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As a time-tested principle, diversification is the cornerstone of a sound investment strategy. It involves spreading your money across many kinds of investments to help manage volatility.
Rather than chasing performance, a better long-term strategy may be to position your portfolio allocation for a variety of market conditions by allocating a percentage of your assets among a variety of investments. A proper asset allocation mix is based on your goals, risk tolerance and time frame.
Asset allocation funds (aka fund-of-funds) invest in other mutual funds rather than individual stocks, bonds and money markets. They've grown increasingly popular, especially during volatile market times, because they offer:
Because they include a complete mixture of stock, bond and money market funds, we also refer to them as asset allocation portfolios.
Cola X Company Stock
Hi-Tech Company Stock
ABC Car Company Stock
Underlying Bond Funds
Inflation Protection, International, High Yield, Diversified
Underlying Stock Funds
Growth, Value, International, Small Cap, Large Cap, Sectors
Underlying Money Market Funds
For illustrative purposes only, does not represent an actual standard mutual fund or asset allocation fund.
Asset allocation funds offer advantages that aren't necessarily available through a mutual fund that invests in underlying securities.
Your portfolio gets exposure to more securities by spreading your investments across a number of mutual funds. The underlying funds invest in different types of assets across market sectors, industries and securities. This diversification has the potential to reduce your portfolio's overall risk and volatility.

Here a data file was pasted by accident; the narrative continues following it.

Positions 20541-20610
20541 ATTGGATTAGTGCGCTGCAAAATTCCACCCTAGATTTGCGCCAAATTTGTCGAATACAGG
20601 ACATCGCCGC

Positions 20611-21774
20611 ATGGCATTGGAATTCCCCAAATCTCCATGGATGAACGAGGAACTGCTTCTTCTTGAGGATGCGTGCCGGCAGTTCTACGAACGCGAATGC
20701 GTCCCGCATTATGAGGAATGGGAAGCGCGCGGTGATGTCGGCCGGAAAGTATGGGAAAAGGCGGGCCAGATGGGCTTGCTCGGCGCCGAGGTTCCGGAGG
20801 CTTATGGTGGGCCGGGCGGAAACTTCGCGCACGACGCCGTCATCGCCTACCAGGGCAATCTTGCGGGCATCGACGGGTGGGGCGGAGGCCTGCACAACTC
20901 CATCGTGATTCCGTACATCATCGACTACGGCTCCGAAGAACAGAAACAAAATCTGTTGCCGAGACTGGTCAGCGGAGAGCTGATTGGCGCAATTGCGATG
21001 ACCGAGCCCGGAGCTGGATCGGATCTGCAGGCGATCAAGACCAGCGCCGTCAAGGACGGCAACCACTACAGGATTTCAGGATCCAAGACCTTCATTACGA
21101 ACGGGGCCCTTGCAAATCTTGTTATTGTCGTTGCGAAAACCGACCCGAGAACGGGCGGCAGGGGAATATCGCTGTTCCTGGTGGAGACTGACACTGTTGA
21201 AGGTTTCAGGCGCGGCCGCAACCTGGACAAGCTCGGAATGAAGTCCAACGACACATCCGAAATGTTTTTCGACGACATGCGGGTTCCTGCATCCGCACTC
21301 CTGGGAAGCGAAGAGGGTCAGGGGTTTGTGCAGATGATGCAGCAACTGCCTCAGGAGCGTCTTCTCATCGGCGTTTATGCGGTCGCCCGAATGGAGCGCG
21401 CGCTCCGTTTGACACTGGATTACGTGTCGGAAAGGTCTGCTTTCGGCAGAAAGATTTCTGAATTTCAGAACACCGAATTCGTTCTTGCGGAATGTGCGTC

You can invest in many different kinds of assets and only have one fund minimum to worry about. You would need to invest significantly more by investing in several funds to achieve the same asset mix on your own.
You make one investment choice. Professional money managers construct the portfolio, decide how much of each asset should be in the portfolio and provide ongoing oversight and rebalancing. There's also less paperwork and recordkeeping for you to manage.
Generally, there are two ways to choose an asset allocation fund:
The performance of an asset allocation portfolio depends on how its underlying funds perform. Underlying funds are subject to the volatility of the financial markets, and depending on the types of assets in which they invest, may be subject to additional risks that come with investing in specific market sectors or foreign securities. If an underlying fund also includes international securities, the portfolio may also be subject to currency and exchange rate risks. As with any investment, the value of the asset allocation fund's shares will fluctuate and may fall below your original investment
Investing in an asset allocation fund can give you the benefit of a balanced portfolio that's managed by professional money managers, in one convenient fund choice. It may be the kind of investment that can help you manage risk and potentially weather the markets' natural ups and downs.
Signature target-date and target-risk asset allocation fund-of-funds from American Century Investments®
A One Choice Target Date Portfolio's target date is the approximate year when investors plan to retire or start withdrawing their money. The principal value of the investment is not guaranteed at any time, including at the target date.
Each target-date One Choice Target Date Portfolio seeks the highest total return consistent with American Century Investments' proprietary asset mix. Over time, the asset mix and weightings are adjusted to be more conservative. In general, as the target year approaches, the portfolio's allocation becomes more conservative by decreasing the allocation to stocks and increasing the allocation to bonds and money market instruments.
Diversification does not assure a profit nor does it protect against loss of principal.
Investment return and principal value of security investments will fluctuate. The value at the time of redemption may be more or less than the original cost. Past performance is no guarantee of future results.
This material has been prepared for educational purposes only. It is not intended to provide, and should not be relied upon for, investment, accounting, legal or tax advice.